"CBS Evening News" anchor Norah O'Donnell feels she's returning to her roots as a reporter now that "Evening News" is based in Washington, D.C. , the only evening news broadcast to originate from the nation's capitol.
"It's my background, being a reporter. This allows me in some ways to return back to my roots and my strengths," said O'Donnell, who began her career as a journalist in Washington. "Just about every decision that affects our lives has a nexus in Washington."
She also looked back at the legacy of Edward R. Murrow, a storied CBS News journalist perhaps best known for his incisive reports on Senator Joseph McCarthy.
"What journalism can do is not only inspire but it can also hold the powerful accountable. It can expose abuse. It can expose corruption," O'Donnell said. "We're tough on the president. We're tough on members of Congress. Because we're supposed to be."
O'Donnell also defended the role of television journalism and its importance in providing news to the public.
"We can take people with television cameras and explain what's happening somewhere in America or in Congress. I think there's a burden that we face: are we doing that with the current charges against the president and the impeachment scandal?" O'Donnell said. "How can we explain some of the most difficult issues of our time? Because that's important to have an informed electorate, to have a functioning democracy."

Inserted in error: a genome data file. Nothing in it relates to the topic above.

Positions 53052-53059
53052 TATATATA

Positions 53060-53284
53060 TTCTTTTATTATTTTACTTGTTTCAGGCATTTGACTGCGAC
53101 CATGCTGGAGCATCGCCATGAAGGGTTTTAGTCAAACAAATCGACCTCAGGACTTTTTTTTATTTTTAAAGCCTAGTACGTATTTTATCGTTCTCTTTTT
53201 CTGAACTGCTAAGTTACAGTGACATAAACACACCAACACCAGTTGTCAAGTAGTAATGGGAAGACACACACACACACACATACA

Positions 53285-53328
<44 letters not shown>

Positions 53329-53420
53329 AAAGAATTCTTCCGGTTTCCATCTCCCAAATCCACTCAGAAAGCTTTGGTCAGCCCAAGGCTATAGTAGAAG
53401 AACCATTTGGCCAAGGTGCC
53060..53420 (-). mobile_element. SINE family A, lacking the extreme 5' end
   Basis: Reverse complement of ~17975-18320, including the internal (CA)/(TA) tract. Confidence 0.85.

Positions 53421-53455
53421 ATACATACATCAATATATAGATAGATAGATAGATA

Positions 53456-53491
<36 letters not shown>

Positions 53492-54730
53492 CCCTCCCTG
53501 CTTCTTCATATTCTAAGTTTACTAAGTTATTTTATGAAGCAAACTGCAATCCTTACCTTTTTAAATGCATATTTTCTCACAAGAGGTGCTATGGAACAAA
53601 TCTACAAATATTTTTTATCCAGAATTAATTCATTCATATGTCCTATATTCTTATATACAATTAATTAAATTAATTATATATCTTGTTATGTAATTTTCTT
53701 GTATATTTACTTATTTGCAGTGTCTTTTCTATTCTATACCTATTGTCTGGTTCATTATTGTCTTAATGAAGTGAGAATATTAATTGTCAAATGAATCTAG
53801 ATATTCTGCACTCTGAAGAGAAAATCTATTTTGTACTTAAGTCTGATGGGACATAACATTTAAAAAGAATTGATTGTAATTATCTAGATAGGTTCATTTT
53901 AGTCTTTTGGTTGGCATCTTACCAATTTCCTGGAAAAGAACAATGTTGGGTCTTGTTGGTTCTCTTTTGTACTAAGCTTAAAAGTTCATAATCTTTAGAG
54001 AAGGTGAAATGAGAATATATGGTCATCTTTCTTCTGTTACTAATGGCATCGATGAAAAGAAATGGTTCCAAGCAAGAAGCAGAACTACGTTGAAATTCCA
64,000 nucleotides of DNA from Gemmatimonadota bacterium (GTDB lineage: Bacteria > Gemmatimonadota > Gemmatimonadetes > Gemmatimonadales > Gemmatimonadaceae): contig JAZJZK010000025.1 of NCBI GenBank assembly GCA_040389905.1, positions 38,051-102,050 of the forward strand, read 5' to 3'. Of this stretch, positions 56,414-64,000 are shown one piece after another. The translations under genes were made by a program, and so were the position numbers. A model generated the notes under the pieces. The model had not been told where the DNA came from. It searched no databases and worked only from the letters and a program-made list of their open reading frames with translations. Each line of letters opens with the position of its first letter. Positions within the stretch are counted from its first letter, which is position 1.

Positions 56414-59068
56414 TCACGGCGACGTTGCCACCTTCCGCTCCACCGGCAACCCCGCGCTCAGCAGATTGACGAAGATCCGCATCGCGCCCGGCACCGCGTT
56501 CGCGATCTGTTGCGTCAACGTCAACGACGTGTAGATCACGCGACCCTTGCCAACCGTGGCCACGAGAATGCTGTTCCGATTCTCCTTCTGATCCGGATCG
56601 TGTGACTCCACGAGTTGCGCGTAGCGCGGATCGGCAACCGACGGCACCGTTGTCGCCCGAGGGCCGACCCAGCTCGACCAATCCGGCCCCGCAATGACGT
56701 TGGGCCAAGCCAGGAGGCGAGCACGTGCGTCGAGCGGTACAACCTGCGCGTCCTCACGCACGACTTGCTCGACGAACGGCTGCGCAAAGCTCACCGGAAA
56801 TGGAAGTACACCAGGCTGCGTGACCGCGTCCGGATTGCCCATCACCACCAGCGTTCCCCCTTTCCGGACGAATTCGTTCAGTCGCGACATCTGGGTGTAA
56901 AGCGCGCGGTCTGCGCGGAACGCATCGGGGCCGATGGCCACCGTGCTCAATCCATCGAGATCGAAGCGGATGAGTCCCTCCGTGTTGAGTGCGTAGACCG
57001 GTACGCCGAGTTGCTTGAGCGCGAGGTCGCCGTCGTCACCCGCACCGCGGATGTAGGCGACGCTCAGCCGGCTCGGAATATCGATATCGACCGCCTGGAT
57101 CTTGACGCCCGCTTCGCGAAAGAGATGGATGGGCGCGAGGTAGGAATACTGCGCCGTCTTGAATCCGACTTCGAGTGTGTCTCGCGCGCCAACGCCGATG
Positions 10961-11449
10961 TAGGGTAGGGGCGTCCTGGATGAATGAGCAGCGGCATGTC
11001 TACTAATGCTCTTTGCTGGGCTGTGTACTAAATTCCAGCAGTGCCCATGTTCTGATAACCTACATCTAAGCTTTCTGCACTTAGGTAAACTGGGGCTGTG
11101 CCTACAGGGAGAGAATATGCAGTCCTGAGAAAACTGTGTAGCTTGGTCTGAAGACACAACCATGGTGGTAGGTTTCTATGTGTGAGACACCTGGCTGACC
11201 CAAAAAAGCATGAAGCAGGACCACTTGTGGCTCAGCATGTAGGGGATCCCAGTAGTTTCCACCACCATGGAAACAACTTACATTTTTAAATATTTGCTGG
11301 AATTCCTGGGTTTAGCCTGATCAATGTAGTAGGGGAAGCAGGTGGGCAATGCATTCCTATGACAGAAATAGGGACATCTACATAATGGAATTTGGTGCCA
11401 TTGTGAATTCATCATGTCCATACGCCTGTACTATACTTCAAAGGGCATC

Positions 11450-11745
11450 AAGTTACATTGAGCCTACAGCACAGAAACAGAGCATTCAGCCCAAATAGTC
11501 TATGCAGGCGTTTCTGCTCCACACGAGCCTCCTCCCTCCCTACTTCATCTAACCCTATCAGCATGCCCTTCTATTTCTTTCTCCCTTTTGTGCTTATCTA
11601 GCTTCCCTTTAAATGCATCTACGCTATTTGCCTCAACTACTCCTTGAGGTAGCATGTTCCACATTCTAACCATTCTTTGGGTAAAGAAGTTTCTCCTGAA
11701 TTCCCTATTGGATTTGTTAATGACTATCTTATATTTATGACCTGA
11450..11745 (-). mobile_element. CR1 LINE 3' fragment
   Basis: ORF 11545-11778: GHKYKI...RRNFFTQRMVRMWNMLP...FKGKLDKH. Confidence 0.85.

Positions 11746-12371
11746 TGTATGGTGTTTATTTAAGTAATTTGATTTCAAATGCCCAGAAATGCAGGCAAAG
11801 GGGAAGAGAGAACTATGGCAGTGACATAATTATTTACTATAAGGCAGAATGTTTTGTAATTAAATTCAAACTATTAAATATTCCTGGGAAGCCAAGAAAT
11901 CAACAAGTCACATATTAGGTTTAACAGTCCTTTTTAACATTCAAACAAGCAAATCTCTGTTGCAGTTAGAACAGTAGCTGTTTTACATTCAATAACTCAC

For more of Major's conversation with Norah O'Donnell, download "The Takeout" podcast on iTunes, GooglePlay, Spotify and Stitcher. New episodes are available every Friday morning. Also, you can watch "The Takeout" on CBSN Friday at 5 p.m., 9 p.m., and 12 a.m. ET and Saturday at 1 p.m., 9 p.m., and 12 a.m. ET. For a full archive of "The Takeout" episodes, visit . And you can listen to "The Takeout" on select CBS News Radio affiliates (check your local listings).
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